A blog by Luke Akehurst about politics, elections, and the Labour Party - With subtitles for the Hard of Left. Just for the record: all the views expressed here are entirely personal and do not necessarily represent the positions of any organisations I am a member of.

Monday, July 19, 2010

A surfeit of Chairs

Jon Cruddas has announced that Labour should have an elected Chair: http://www.bbc.co.uk/news/uk-politics-10676702

I'm not sure I understand why we need the "Party Chair" role at all. It was set up by Tony Blair, presumably because he wanted greater control over the party machine but was not much interested in his later period in getting involved in organisational matters himself. This was amid some controversy as the new post was a) appointed by the party leader, not elected and b) there was already a Labour Party Chair, a post held for one year at a time in rotation based usually on seniority by a member of the NEC (currently Ann Black).

My memory is of all the incumbents of the post Blair created actually doing the job of being campaigner-in-chief rather well despite the lack of legitimacy implicit in the way they were appointed.

The situation has since been muddled as Harriet Harman is both the elected Deputy Leader and the appointed Party Chair.

My feeling is that this is one position more than we as a Party need. It's existence as an appointed position undermines the authority and status of the General Secretary, who should be in full command of Labour's campaign machine - the way in which we have repeatedly had cabinet ministers trying to run General Election campaigns in their spare time is ridiculous - as politicians they are (often talented and experienced) amateurs who should stick to being the public face of the campaign, not be interfering in the running of it which should be left to the professional staff.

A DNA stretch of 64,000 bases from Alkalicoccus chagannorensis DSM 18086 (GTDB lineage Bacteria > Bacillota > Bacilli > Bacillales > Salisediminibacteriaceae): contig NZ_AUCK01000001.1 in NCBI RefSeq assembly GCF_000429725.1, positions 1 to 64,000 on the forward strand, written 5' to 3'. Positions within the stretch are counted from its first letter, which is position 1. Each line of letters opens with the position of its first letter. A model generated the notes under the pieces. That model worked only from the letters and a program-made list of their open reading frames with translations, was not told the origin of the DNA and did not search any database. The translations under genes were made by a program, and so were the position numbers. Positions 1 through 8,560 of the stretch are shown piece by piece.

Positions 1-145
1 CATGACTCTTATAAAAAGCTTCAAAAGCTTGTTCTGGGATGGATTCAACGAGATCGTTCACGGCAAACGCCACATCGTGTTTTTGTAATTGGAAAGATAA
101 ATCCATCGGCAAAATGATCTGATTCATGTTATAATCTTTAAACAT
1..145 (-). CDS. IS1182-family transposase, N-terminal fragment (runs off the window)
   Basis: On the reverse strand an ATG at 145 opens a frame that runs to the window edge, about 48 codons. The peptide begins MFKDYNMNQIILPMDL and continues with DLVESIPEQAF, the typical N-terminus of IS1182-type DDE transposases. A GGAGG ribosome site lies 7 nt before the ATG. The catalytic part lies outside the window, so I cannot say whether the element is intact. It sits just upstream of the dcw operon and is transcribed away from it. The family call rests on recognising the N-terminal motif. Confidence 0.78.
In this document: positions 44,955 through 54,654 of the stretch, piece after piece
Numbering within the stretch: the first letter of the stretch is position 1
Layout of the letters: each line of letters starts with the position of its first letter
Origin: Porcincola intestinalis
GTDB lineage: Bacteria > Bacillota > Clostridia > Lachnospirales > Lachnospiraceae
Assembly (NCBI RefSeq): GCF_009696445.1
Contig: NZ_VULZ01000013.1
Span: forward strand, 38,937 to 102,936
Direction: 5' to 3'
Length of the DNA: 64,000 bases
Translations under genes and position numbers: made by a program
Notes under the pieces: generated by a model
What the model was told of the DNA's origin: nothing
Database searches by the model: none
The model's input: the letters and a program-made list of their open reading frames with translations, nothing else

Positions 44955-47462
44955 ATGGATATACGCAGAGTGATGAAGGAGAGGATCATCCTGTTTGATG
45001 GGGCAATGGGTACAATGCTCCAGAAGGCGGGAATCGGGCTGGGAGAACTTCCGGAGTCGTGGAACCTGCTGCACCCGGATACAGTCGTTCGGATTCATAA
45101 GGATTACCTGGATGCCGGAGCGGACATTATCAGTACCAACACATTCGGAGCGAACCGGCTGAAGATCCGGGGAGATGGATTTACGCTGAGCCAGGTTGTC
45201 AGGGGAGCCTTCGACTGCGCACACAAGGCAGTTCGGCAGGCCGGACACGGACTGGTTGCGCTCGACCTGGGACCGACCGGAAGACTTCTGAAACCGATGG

If it was an elected position it would undermine the political authority of the Leader and Deputy Leader as the holder could claim they had an alternative and rival mandate, or the election for it could be used as a dress rehearsal for future leadership elections, as the Treasurer post was in the 1950s and 1960s. The only way round this would be to ban MPs from holding the post of Chair.

As I cannot think of any value that would be added by the creation of this new elected position, and the old appointed one is clearly undemocratic, I would suggest that the post of Party Chair be abolished and it's responsibilities divided up as follows:
  • General Secretary to have their control over election campaigns and organisation reasserted
  • Leader and Deputy Leader to focus more on building the party and campaigning, as we are not in power so presumably they don't have to spend time running the country
  • Chair of the NEC to take on any literal chairing functions and be voice of the party to the Leadership

Those MPs like Jon who are keen to contribute to the party's wider campaigning should be given a role encouraging and leading activity in groups of non-Labour-held seats - there is no need for them to take part in expensive OMOV ballots or be given fancy titles to enable them to do that.


Anonymous Julian Ware-Lane said...

A good post, and the argument seems reasonable. I think Mr Cruddas should put his energies into getting a shadow cabinet position.

2:05 pm, July 19, 2010

Anonymous Rachael Saunders said...

Totally agree - we need to treat the chair of the NEC and the General Secretary with a bit more respect, not put in another politician who thinks he's got all the answers. Running the logistics of the party is not an MPs job. Politicians and activists can shape new ways of working through the NEC.

2:25 pm, July 19, 2010

Anonymous Rachael Saunders said...

That also makes it a priority in my view to elect a strong NEC who understand campaigning and are interested in campaign innovation - good luck Luke.

2:26 pm, July 19, 2010

Anonymous Peter Kenyon said...

Dear Luke

I hope you will check out my assessment of what Mr Cruddas is up to, and join my campaign for a Deputy Leadership election.

3:42 pm, July 19, 2010

Blogger Merseymike said...

Agree with you on this one Luke. I'm always suspicious of people who don't want to get their hands dirty....I think an elected chair has a danger of becoming a conduit for discord against the leader and that will do us no good

10:28 pm, July 19, 2010


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